4 Innovations in Food: Environmentally-Friendly, Healthy Ways of Eating You Wouldn’t Believe Actually Exist

What do air protein and seedless lemons have in common? They both actually exist now. From the farm to your face, from the air to your plate, these are the new things in food.

Air Protein

Yes, Air Protein. It sounds like something out of a science fiction movie. But this Berkeley-based company says otherwise. Using a proprietary process, they make meat with air-based protein that is produced without using any traditional farming methods. On top of that, the food is made in a matter of hours not months, and isn’t dependent on weather conditions and seasons. Are you ready for this new protein in your burger and on your pizza? Scientists say it will be ready by 2022.


Do you ever think about why we don’t treat what we’re putting on our bodies like what we’re putting inside them? The founders of Botnia clearly have. This organic skincare company grows the plants used in its products on its own microfarm in Sausalito. Started by a seasoned esthetician and a Stanford-trained scientist, each ingredient is chosen due to its safe, anti-inflammatory characteristics and is crafted in small batches in their lab. Find Botnia at Drivers Market in Sausalito and online.

Hooray Foods Vegan Bacon

At this point most of us have heard about the dangers of carbon emissions as well as the rallying cries to change our current food system. With these thoughts in mind, San Francisco-based Hooray Foods is rolling out a plant-based substitute for a beloved American staple — bacon. Their version is minimally processed and made with a mix of umami and salty, smoky flavors with a hint of sweetness, much like the real thing. Look for it in your local Whole Foods.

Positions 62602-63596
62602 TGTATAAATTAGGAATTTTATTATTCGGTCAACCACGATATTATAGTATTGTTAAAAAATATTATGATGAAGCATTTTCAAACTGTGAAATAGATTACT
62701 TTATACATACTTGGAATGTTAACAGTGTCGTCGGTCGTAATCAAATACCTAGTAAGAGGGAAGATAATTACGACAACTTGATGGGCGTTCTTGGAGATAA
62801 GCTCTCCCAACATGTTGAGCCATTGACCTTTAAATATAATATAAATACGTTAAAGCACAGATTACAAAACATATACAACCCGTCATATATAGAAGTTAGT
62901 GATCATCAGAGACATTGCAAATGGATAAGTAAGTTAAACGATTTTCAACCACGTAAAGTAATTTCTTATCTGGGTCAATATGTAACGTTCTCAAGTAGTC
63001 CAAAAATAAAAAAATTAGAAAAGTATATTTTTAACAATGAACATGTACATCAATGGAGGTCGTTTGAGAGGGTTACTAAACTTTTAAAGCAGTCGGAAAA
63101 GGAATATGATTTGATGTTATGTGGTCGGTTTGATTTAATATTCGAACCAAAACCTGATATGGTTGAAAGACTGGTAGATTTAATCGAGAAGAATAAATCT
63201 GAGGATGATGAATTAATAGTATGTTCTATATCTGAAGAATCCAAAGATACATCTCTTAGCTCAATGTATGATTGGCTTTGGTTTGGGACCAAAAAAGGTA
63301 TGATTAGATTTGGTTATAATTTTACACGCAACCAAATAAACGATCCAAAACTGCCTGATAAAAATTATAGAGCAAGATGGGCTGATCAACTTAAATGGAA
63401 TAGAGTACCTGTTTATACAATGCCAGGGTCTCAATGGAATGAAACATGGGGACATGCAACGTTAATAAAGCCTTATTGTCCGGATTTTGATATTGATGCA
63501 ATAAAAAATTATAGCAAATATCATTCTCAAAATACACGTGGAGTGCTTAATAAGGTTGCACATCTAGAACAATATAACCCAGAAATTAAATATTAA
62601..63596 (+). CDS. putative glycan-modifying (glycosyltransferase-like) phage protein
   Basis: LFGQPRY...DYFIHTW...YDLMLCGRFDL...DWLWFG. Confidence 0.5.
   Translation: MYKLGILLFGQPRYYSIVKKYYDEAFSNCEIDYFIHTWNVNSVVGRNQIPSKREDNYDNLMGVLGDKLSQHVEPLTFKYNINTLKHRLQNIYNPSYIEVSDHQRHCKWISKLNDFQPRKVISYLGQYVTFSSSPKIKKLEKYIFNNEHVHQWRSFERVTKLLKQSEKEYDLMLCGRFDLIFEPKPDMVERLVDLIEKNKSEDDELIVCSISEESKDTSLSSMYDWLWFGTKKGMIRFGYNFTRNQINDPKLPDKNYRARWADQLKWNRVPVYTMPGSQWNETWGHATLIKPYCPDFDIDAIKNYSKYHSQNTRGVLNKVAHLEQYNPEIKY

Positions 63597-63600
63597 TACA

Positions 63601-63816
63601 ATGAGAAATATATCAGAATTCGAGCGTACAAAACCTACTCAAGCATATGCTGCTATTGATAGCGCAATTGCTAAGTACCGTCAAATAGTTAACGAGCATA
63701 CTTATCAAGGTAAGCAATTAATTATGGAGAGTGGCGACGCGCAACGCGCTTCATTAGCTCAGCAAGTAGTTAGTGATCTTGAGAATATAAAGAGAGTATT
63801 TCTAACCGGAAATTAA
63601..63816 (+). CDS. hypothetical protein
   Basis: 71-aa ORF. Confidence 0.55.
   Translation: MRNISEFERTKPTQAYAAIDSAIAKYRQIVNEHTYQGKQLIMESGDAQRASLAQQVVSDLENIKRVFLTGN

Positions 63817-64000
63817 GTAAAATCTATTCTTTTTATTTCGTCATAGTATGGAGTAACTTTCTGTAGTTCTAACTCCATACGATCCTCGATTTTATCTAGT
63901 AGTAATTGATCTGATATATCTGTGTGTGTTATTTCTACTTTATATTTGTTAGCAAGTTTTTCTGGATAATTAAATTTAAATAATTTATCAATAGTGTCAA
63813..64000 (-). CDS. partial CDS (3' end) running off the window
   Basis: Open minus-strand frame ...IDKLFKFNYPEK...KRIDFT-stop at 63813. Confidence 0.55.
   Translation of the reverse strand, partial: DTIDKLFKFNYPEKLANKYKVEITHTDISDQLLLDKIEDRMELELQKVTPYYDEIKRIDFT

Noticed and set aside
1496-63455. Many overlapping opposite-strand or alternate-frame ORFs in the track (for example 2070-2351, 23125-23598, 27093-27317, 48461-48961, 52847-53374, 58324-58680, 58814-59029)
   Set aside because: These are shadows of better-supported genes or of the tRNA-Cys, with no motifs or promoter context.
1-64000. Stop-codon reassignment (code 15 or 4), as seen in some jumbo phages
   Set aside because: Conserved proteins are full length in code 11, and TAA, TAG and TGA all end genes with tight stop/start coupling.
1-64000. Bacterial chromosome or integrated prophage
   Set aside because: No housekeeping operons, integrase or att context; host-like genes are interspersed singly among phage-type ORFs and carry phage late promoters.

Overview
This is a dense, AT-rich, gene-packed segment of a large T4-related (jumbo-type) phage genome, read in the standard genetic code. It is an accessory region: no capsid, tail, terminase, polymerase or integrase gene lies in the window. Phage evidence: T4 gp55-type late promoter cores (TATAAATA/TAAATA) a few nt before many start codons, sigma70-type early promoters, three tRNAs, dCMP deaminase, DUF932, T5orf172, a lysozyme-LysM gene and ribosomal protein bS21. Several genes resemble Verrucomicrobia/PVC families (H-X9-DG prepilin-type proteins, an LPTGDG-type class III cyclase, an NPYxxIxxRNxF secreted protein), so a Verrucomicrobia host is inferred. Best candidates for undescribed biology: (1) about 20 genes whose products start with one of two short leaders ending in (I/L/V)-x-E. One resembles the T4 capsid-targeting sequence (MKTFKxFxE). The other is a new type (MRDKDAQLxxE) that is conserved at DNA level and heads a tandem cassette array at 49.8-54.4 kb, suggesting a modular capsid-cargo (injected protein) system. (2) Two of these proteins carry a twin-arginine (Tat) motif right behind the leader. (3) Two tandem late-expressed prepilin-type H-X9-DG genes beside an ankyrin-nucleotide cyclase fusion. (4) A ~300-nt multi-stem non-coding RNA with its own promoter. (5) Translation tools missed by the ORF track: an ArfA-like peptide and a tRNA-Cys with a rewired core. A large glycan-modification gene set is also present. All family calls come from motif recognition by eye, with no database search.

Wonderful Seedless Lemons

Lemons are one of the most versatile kitchen staples — great in drinks, vinaigrettes, most dishes, really. What isn’t great is digging their seeds out. That’s a thing of the past, however, thanks to the aptly named Wonderful Seedless Lemons. Originally from Australia, these lemons are now grown in Kern County and are naturally seedless and Non-GMO Project Verified. They are slightly larger, rounder, thinner-skinned and juicier than regular lemons, but taste and smell just like their seedy brethren aside from that. Find them at your local Costco.

This article originally appeared on marinmagazine.com.

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Kasia PawlowskaKasia Pawlowska loves words. A native of Poland, Kasia moved to the States when she was seven. The San Francisco State University creative writing graduate went on to write for publications like the San Francisco Bay Guardian and KQED Arts among others prior to joining the Marin Magazine staff. Topics Kasia has covered include traveltrendsmushroom hunting, an award-winning series on social media addiction, and loads of other random things. When she’s not busy blogging or researching and writing articles, she’s either at home writing postcards and reading or going to shows. Recently, Kasia has been trying to branch out and diversify, ie: use different emojis. Her quest for the perfect chip is a never-ending endeavor.

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